A fiery death in Sims 1. Image: Youtube

While the murder may have taken away the possibility of any architectural wonders, there are aspects of the game that I believe have genuine architectural merit. The game itself was originally designed as a architectural simulator, and the final gameplay involved constantly zooming in and out and rotating between four isometric views. It’s my scientifically unverified hunch that this has imprinted on my mind a better ability to visualize things from all angles. And in architecture where, like a serial liar or an extorting medium, you have to do a lot of precise imagining of things unseen, this skill is indispensable.

When I wasn’t killing Sims, I spent most of my time just in buy/build mode, the part of the game where time freezes. and the now iconic orchestral music plays as you create homes for those lucky enough to live. Here, I was able to indulge in the satisfaction of dressing, not with a tangled-haired Barbie, but with earth and space, a small step in architectural and interior design. Unlike Lego, I could change the color of the floor and walls with one click and place the furniture I wanted in as many rooms as I wanted. And all of that was for now, I was finally ready to go back to live mode. At the sight of a Sim walking into a room that wasn’t there before, I’d feel like my job was done, and I’d write off my Pocky with the satisfaction of a major real estate developer. Many years later, I would feel a similar satisfaction walking through a site that was starting to look like the design I had been working on on my computer. For the first time ever, walls that weren’t there before were now there, as I clicked on them. I had become that Sim myself.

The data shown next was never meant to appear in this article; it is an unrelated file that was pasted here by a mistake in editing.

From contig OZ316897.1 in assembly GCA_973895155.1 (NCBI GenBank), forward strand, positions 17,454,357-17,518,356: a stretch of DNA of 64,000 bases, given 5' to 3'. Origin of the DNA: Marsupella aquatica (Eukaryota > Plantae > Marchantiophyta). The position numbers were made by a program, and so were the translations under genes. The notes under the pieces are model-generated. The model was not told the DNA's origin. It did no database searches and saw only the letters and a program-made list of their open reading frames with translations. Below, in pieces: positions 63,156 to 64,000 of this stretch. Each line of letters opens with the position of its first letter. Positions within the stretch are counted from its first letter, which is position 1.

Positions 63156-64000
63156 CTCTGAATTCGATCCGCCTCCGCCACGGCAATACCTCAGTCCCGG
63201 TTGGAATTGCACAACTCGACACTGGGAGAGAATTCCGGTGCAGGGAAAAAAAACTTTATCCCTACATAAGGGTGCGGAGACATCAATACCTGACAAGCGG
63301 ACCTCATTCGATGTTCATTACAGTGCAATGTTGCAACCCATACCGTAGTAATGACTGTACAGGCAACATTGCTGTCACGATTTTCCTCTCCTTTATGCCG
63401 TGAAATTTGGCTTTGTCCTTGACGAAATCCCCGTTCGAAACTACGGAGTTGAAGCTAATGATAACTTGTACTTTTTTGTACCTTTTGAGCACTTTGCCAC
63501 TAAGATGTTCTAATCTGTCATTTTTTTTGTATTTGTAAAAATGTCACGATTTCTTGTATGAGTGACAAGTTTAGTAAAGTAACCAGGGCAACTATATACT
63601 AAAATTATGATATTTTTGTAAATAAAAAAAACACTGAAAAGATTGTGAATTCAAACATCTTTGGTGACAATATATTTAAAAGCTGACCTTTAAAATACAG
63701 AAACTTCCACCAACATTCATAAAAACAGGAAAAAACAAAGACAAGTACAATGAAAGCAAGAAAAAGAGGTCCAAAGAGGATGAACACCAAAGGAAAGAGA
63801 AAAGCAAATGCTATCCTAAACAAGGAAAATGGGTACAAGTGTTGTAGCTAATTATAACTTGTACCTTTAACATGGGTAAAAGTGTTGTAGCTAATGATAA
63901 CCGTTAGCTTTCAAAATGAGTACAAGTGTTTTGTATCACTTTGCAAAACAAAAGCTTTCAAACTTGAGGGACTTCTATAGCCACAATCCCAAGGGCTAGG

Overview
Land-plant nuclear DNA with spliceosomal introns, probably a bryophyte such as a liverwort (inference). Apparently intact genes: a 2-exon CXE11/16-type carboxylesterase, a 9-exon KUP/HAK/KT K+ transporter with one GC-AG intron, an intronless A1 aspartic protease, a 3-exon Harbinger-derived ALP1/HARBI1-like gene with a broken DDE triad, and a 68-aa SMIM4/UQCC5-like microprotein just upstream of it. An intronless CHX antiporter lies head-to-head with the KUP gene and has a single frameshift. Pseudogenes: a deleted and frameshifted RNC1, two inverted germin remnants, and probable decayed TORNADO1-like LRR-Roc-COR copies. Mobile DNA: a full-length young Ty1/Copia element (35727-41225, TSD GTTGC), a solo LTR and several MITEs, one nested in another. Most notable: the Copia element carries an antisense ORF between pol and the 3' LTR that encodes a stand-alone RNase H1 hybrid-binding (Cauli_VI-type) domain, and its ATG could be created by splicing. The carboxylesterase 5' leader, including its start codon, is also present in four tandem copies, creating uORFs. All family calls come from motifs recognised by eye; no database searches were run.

A superb example of Sims architecture. Picture: Youtube

After The Sims 1, I tried The Sims 2, but really got back into the game with The Sims 3. There is now 360 degree rotation and you can zoom in to your Sim’s face. The buy/build mode is much more advanced and there are hundreds of creators sharing custom content online, including recreations of real buildings like Frank Lloyd Wright’s Waterfall. The days when the depressing realization that working in architecture is just another job where you make a wealthy person more comfortable (directly, through a nice new house, or indirectly, through more profit) is particularly frontal , the Sims remains a good escape. The design itch can be scratched without thinking about construction waste or how the price of a client’s Italian bathroom tiles might pay for an entire higher degree.

Along with buy/build mode, Sims themselves are now more advanced, able to have personality traits and notably, can even get out of pools without ladders – they simply push themselves with their arms like real humans do. One can still build walls around these pools, though, and perhaps as a testament to the architecture’s enduring relevance, Sims still can’t walk through walls.